ESC-25-16-00005-E New York State Science, Technology, Engineering and Mathematics Incentive Program  

  • 6/22/16 N.Y. St. Reg. ESC-25-16-00005-E
    NEW YORK STATE REGISTER
    VOLUME XXXVIII, ISSUE 25
    June 22, 2016
    RULE MAKING ACTIVITIES
    HIGHER EDUCATION SERVICES CORPORATION
    EMERGENCY RULE MAKING
     
    I.D No. ESC-25-16-00005-E
    Filing No. 527
    Filing Date. Jun. 06, 2016
    Effective Date. Jun. 06, 2016
    New York State Science, Technology, Engineering and Mathematics Incentive Program
    PURSUANT TO THE PROVISIONS OF THE State Administrative Procedure Act, NOTICE is hereby given of the following action:
    Action taken:
    Addition of section 2201.13 to Title 8 NYCRR.
    Statutory authority:
    Education Law, sections 653, 655 and 669-e
    Finding of necessity for emergency rule:
    Preservation of general welfare.
    Specific reasons underlying the finding of necessity:
    This statement is being submitted pursuant to subdivision (6) of section 202 of the State Administrative Procedure Act and in support of the New York State Higher Education Services Corporation’s (“HESC”) Emergency Rule Making seeking to add a new section 2201.13 to Title 8 of the Official Compilation of Codes, Rules and Regulations of the State of New York.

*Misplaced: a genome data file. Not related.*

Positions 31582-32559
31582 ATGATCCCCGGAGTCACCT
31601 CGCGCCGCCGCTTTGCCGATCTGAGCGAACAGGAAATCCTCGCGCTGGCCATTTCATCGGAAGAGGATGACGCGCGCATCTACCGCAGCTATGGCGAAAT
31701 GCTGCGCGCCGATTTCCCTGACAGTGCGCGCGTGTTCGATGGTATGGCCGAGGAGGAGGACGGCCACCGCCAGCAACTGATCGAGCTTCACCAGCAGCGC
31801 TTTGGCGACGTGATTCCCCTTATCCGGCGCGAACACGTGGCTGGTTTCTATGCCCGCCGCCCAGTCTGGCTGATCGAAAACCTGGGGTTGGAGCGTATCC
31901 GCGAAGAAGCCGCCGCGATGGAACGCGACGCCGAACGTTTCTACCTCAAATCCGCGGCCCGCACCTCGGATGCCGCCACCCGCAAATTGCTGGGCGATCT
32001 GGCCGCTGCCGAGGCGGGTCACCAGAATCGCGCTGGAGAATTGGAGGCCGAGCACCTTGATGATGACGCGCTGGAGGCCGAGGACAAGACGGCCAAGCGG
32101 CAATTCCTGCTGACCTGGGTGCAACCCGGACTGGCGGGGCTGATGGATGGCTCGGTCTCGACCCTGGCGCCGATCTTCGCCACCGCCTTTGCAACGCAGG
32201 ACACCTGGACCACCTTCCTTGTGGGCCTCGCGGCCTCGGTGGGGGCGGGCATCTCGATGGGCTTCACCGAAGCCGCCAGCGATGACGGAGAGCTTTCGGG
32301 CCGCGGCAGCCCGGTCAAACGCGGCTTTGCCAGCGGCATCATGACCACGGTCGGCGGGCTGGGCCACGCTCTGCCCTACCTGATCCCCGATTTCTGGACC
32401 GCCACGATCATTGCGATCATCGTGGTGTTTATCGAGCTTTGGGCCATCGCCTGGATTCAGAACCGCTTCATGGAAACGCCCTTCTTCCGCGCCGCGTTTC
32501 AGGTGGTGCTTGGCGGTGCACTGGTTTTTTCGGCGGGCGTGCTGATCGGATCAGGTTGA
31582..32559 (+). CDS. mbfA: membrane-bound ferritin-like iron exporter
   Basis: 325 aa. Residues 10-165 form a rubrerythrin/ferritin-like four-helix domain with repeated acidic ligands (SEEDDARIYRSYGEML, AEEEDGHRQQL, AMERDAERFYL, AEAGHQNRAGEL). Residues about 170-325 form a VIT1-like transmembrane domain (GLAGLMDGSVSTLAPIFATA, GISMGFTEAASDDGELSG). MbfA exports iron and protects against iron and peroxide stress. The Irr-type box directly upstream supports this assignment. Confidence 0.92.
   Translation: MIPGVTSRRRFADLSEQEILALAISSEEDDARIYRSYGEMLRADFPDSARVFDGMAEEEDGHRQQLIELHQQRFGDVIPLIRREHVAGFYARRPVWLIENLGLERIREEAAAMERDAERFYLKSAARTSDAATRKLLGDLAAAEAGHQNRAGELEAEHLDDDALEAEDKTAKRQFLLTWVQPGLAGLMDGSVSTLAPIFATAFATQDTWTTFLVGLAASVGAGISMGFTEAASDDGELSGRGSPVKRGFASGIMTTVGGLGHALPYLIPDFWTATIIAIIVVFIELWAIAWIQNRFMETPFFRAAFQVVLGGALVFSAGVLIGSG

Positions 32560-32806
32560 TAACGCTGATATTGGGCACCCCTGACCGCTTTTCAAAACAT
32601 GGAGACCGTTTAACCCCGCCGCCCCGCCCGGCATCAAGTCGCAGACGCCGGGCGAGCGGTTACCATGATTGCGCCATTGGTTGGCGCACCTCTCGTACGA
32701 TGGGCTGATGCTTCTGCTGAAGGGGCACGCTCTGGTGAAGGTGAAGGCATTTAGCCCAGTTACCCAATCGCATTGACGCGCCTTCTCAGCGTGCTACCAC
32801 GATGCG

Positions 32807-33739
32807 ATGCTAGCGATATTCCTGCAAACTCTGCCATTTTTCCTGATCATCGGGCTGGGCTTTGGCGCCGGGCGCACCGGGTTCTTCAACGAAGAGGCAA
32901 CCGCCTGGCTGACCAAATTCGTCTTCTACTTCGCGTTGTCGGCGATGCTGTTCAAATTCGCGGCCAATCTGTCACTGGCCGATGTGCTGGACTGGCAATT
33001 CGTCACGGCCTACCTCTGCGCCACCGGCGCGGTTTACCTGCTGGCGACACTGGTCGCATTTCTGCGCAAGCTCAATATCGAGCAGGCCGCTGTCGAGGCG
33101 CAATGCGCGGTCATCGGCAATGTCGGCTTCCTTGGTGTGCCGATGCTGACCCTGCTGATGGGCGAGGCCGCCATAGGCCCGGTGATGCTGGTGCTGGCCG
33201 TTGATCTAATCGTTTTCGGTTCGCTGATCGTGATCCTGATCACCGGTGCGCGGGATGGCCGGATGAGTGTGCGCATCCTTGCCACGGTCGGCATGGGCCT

This regulation implements a statutory student financial aid program providing for awards to be made to students beginning with the fall 2014 term. Emergency adoption is necessary to avoid an adverse impact on the processing of awards to eligible scholarship applicants. The statute provides for tuition benefits to college-going students who, beginning August 2014, pursue an undergraduate program of study in science, technology, engineering, or mathematics at a New York State public institution of higher education. High school students entering college in August must inform the institution of their intent to enroll no later than May 1. Therefore, it is critical that the terms of the program as provided in the regulation be available immediately in order for HESC to process scholarship applications so that students can make informed choices. To accomplish this mandate, the statute further provides for HESC to promulgate emergency regulations to implement the program. For these reasons, compliance with section 202(1) of the State Administrative Procedure Act would be contrary to the public interest.